Of course, having a physical book is also a great reminder to read. I love seeing a physical representation of how many pages I have left and the feel of the pages turning in my hands. For me, nothing will ever replace the joy I get from reading and finishing a physical book. If you’re more of a visual person and being able to see how much you have left to read, try sticking with physical books as a motivator.
Surprise, surprise, I had to talk about reading trackers. There are so many different ways to do this. Put a sticker on your calendar every day you read. Use an app like Bookly. Note the days you read in your planner or bullet journal.
If you’re goal oriented like me, having a tracker can be a great motivator to read more. I love seeing my monthly trackers fill up when I read and it makes me feel like I’ve accomplished something. One of my favorite things is my tracker of how much time I spend reading. I have it set up so that even if I only read for a minute, I can mark it down. Even though the bar graph might be tiny, I can still see that I set aside some time to read that day.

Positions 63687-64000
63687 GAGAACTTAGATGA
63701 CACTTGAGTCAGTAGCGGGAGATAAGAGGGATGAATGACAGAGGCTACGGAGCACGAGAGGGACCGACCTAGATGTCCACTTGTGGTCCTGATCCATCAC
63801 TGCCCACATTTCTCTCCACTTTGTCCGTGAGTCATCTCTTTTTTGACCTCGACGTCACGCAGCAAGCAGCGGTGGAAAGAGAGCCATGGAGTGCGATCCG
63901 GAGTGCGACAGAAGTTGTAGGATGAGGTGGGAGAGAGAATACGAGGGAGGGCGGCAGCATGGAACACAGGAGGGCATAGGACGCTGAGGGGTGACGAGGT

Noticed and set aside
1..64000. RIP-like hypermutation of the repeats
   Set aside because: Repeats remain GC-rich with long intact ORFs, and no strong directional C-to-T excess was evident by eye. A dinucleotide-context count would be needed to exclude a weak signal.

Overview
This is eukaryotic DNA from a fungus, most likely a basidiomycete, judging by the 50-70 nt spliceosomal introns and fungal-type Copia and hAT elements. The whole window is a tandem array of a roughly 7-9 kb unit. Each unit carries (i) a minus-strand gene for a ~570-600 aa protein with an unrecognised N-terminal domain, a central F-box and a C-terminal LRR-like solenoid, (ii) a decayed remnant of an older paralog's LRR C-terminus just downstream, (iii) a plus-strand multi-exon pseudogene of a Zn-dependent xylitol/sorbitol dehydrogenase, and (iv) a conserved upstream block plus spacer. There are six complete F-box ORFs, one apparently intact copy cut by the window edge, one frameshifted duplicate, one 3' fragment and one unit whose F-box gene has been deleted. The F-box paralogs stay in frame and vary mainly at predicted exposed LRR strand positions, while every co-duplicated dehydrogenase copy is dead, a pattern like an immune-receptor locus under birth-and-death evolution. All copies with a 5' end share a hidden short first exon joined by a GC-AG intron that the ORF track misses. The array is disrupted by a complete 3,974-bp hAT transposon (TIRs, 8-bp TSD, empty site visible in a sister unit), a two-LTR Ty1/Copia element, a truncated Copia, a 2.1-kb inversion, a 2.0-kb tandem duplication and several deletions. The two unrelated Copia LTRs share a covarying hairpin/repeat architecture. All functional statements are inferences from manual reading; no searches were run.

Anyone who still uses Snapchat and loves their streaks can probably benefit from an app like Bookly that tracks the number of consecutive days you’ve been reading.
something a little different
I wasn’t the biggest believer in this until very recently. A lot of people online swear by reading other genres to get them out of reading slumps or to keep things interesting. As someone who primarily reads mysteries and fantasy and has little desire to read other genres, I never gave this tip much thought. Until I was tired of being in a slump and spent this month reading mostly historical fiction and contemporaries.